Nitrogen budget and relationships with riverine nitrogen exports of a dairy cattle farming catchment in eastern Hokkaido, Japan

Authors

  • Atsushi HAYAKAWA,

    1. Department of Biological Environment, Faculty of Bioresource Science, Akita Prefectural University, Akita 010-0195
    2. Laboratory of Soil Science, Graduate School of Agriculture, Hokkaido University, Sapporo 060-8589,
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  • Krishna Prasad WOLI,

    1. Laboratory of Soil Science, Graduate School of Agriculture, Hokkaido University, Sapporo 060-8589,
    2. Department of Natural Resources and Environmental Sciences, University of Illinois, Urbana-Champaign, Illinois 61801, USA
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  • Mariko SHIMIZU,

    1. Laboratory of Soil Science, Graduate School of Agriculture, Hokkaido University, Sapporo 060-8589,
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  • Koji NOMARU,

    1. Laboratory of Soil Science, Graduate School of Agriculture, Hokkaido University, Sapporo 060-8589,
    2. Integrated Center for Science Shigenobu Station, Ehime University, Toon, Ehime 791-0295, Japan
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  • Kanta KURAMOCHI,

    1. Laboratory of Soil Science, Graduate School of Agriculture, Hokkaido University, Sapporo 060-8589,
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  • Ryusuke HATANO

    1. Laboratory of Soil Science, Graduate School of Agriculture, Hokkaido University, Sapporo 060-8589,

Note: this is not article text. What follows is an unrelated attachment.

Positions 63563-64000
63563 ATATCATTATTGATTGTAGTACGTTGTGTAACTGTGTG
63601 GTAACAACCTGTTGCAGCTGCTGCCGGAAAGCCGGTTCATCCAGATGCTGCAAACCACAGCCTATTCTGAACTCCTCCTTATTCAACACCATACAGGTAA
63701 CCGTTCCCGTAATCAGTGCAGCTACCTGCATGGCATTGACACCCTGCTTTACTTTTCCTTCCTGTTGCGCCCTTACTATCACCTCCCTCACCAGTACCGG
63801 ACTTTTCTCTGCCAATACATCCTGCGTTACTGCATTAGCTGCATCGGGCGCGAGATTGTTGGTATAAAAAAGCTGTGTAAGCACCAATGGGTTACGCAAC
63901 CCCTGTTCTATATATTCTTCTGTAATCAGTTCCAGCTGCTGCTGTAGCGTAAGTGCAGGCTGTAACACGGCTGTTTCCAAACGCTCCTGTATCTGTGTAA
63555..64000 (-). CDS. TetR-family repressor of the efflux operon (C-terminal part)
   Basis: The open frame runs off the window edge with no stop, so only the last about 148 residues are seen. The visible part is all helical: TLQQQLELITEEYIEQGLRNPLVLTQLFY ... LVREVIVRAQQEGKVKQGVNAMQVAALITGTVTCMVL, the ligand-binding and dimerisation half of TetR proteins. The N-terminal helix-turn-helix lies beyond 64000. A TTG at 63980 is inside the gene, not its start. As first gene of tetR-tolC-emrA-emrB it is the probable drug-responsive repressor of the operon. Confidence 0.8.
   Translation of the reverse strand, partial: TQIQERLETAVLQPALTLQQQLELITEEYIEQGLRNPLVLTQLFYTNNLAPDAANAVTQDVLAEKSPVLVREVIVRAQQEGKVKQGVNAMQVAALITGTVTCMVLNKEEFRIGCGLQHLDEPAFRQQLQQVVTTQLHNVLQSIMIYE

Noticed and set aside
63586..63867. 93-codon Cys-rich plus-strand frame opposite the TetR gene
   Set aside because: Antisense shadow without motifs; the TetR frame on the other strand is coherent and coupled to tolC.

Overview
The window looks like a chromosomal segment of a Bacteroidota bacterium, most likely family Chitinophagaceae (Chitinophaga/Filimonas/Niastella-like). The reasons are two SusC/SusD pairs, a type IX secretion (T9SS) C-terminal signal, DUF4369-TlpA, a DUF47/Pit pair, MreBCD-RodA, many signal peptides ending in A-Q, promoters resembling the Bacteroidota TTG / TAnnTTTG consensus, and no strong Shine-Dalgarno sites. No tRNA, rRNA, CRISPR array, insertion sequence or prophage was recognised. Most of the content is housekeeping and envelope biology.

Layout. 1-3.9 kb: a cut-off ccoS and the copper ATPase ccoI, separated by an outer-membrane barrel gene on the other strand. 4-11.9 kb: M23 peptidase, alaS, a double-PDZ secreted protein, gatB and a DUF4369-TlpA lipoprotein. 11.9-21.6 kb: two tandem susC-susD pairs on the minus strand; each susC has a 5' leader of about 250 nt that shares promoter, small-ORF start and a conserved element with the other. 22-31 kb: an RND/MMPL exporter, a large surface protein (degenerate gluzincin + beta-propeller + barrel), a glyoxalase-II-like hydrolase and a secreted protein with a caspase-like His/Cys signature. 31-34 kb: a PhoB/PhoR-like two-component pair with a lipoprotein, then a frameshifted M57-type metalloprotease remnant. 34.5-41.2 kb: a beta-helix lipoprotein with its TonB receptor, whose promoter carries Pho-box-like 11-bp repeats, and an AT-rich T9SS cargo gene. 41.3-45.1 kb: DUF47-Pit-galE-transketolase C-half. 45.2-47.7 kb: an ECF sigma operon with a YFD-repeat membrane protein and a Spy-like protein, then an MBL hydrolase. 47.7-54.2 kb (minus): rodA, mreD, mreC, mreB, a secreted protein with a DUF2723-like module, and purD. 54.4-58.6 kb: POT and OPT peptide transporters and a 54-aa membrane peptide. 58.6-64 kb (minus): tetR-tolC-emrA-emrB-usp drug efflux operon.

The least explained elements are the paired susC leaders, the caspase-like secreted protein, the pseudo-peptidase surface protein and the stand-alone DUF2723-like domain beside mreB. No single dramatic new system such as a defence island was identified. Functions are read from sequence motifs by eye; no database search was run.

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A. HAYAKAWA, Department of Biological Environment, Faculty of Bioresource Science, Akita Prefectural University, Akita 010-0195, Japan. Email: hayakawa@akita-pu.ac.jp

Abstract

Dairy farming regions are important contributors of nitrogen (N) to surface waters. We evaluated the N budget and relationships to riverine N exports within the Shibetsu River catchment (SRC) of a dairy farming area in eastern Hokkaido, Japan. Five drainage basins with variable land-cover proportions within the SRC were also evaluated individually. We quantified the net N input (NNI) to the catchment from the difference between the input (atmospheric deposition, chemical fertilizers, N fixation by crops and imported food and feed) and the output (exported food and feed, ΔSliv and ΔShu, which are the differences between input and output in livestock and human biomass, respectively) using statistical and measured data. Volatilized ammonia (NH3) was assumed to be recycled within the catchment. The riverine export of N was quantified. Agricultural N was a dominant source of N to the SRC. Imported feed was the largest input (38.1 kg N ha−1 year−1), accounting for 44% of the total inputs, followed by chemical fertilizers (32.4 kg N ha−1 year−1) and N fixation by crops (13.4 kg N ha−1 year−1). The exported food and feed was 24.7 kg N ha−1 year−1 and the ΔSliv and ΔShu values were 7.6 and 0.0 kg N ha−1 year−1, respectively. As a result, the NNI amounted to 54.6 kg N ha−1 year−1. The riverine export of total N from the five drainage basins correlated well with the NNI, accounting for 27% of the NNI. The fate of the missing NNI that was not measured as riverine export could possibly have been denitrified and/or retained within the SRC. A change in the estimate of the deposition rate of volatilized NH3 from 100 to 0% redeposited would have decreased the NNI by 37%, although we believe that most NH3 was likely to have been redeposited. The present study demonstrated that our focus should be on controlling agricultural N to reduce the impact of environmental pollution as well as on evaluating denitrification, N stocks in soil and the fate of NH3 volatilization in the SRC.

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